Vision 2030 aims to grow the Kingdom's industrial sector by investing in more Saudi Arabian-based businesses—our driving force at KAUST Innovation. We develop diversified technology startups through our state-of-the-art labs, testing stations, and innovation hubs, providing support through all the stages of startup growth, from training to investment and commercialization.
Vision 2030 highlights the importance of startup development to Saudi Arabia's long-term prosperity and economic diversity. To encourage growth in this key area, KAUST Innovation invests in Saudi-made commercially-ready products and technologies that match our five research pillars: food, water, energy, environment, and the digital domain.
Here are some of the most ground-breaking Saudi technologies to come from KAUST Innovation's ecosystem:
- Single-use bioplastics
- Salt-tolerant plants
- Accessible indoor gardening
- Collapsible solar shading
Traditional single-use plastic—like plastic bags or bottles—requires oil or natural gas. KAUST startup Polymeron develops single-use bioplastics from the date waste generated at Saudi farms. Their bioplastic decomposes in the ocean in just four months, so less plastic ends up in the environment or on the Saudi coastline.
Typically, bioplastic requires large amounts of plant material. But growing crops is already a challenge in Saudi—so growing them just for use in plastic isn't an option. Rather, Polymeron uses the one million tons of date farm waste produced across Saudi to reduce waste entering landfills and eliminate single-use plastics.
Polymeron joined the 2020 TAQADAM Accelerator as the first producer of bioplastics in the MENA region. They were given funding and facilities to produce their plastics and continue their research. A Saudi product like this helps people across the MENA region reduce their dependency on oil exports and carbon footprint. In addition, less plastic will wash up on Saudi coastlines.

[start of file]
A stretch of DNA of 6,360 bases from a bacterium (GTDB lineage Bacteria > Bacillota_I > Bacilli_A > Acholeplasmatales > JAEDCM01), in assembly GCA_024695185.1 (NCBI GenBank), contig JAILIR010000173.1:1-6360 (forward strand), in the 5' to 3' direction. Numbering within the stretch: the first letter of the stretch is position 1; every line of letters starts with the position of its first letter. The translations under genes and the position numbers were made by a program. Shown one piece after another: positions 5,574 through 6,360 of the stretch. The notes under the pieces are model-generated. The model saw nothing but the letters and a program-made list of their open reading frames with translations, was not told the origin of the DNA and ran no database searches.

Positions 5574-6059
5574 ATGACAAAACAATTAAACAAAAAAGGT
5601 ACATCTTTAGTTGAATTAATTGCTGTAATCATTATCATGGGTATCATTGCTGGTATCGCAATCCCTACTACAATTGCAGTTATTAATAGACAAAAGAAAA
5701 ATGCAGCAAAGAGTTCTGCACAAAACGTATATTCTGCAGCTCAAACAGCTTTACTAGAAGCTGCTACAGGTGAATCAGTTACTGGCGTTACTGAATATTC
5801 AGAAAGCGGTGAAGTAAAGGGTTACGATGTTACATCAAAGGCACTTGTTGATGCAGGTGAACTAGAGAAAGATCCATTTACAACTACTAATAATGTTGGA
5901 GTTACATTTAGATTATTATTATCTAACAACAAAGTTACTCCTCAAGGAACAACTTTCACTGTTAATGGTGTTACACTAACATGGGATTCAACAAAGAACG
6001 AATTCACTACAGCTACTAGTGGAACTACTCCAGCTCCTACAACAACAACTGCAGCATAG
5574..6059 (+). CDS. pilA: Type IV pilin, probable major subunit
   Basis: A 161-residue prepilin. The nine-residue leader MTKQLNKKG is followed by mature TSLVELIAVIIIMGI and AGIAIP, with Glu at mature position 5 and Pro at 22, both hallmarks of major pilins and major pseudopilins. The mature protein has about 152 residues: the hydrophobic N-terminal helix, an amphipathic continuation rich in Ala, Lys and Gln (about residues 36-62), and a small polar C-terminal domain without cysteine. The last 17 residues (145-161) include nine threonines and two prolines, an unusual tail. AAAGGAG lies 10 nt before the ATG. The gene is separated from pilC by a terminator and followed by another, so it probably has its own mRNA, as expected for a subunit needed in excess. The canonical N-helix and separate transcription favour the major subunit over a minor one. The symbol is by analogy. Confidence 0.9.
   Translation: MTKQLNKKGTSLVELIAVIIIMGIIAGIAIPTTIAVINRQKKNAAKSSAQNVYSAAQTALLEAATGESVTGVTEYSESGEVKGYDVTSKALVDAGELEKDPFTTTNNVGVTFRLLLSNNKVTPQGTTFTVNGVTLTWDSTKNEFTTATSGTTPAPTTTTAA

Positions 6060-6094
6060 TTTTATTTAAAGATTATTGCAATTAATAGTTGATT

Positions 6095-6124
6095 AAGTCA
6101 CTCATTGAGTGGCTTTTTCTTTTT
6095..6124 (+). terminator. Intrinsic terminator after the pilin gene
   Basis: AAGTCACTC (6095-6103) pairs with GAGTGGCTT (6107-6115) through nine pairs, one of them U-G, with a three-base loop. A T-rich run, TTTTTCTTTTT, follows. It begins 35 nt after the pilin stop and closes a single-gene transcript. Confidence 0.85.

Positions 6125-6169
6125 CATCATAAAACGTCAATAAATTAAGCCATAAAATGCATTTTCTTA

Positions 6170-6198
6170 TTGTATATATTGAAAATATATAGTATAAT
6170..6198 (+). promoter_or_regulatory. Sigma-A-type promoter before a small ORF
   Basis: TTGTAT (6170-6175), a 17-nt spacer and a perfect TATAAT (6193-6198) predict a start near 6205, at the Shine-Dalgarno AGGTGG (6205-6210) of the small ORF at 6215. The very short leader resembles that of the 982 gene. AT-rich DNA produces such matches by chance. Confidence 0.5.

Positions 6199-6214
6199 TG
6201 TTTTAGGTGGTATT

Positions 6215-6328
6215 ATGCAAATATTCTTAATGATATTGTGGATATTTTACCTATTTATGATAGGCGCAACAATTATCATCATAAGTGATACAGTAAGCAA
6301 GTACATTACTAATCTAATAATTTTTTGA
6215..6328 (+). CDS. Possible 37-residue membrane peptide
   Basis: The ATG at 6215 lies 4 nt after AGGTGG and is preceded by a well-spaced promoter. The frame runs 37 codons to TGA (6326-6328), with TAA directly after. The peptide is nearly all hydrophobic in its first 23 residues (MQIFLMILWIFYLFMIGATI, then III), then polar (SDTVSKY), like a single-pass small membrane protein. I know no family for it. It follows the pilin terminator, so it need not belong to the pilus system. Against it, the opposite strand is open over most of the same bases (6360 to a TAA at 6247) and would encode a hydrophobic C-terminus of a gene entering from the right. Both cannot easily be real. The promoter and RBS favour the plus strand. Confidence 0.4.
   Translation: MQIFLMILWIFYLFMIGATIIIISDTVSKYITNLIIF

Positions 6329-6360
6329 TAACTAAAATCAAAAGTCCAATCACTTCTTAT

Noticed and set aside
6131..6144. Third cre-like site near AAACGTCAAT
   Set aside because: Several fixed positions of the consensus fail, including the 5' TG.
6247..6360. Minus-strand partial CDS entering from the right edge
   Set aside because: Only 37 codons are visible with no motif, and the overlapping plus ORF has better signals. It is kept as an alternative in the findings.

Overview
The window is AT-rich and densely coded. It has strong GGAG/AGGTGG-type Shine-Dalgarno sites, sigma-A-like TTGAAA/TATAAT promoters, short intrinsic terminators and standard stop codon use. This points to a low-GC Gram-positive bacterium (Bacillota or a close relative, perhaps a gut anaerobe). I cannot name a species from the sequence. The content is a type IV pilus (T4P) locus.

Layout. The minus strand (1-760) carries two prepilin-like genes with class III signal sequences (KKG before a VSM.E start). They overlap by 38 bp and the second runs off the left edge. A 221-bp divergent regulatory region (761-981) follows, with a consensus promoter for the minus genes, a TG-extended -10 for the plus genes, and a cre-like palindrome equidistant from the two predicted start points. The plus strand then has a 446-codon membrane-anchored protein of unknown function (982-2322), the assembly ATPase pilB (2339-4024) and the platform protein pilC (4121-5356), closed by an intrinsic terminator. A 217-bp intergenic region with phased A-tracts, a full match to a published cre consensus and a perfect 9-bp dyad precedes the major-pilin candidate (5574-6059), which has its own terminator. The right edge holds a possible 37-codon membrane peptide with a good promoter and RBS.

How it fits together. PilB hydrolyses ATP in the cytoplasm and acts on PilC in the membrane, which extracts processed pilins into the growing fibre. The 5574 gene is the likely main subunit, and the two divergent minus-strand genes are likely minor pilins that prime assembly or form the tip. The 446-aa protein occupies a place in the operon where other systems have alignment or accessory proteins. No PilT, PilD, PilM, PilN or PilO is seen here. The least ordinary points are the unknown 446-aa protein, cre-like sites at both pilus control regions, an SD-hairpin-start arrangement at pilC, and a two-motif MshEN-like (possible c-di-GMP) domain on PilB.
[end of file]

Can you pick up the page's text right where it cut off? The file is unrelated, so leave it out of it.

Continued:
Learn more about Polymeron on their website.
If you were to water your plants with salt water, you would likely kill them. That's why, in the past, all water had to be desalinated for traditional farming. But KAUST startup spin-out Red Sea Farms developed ground-breaking technology to grow salt-tolerant plants in advanced, solar-powered greenhouses. They are breaking the food-water-energy nexus by reducing agriculture's dependency on both energy and freshwater.
Agriculture in the MENA region requires food to be grown in large greenhouses with desalinated water. Both technologies require lots of energy, which means a high carbon footprint. The only previous alternative was importing food, which has an equally high-energy requirement and reduces Saudi's food independence.
Red Sea Farms worked with KAUST Innovation through the Research Translation Grant, TAQADAM Accelerator, and KAUST Innovation Venture fund to develop technology that would cut the energy needed to grow crops by up to 95%. Their mix of salt-tolerant plants, smart water systems, and solar power means that Saudi farms can get more food from less freshwater and energy. Red Sea Farms continues to attract investors and expand its technology development and currently uses a large greenhouse in KAUST Innovation's research park.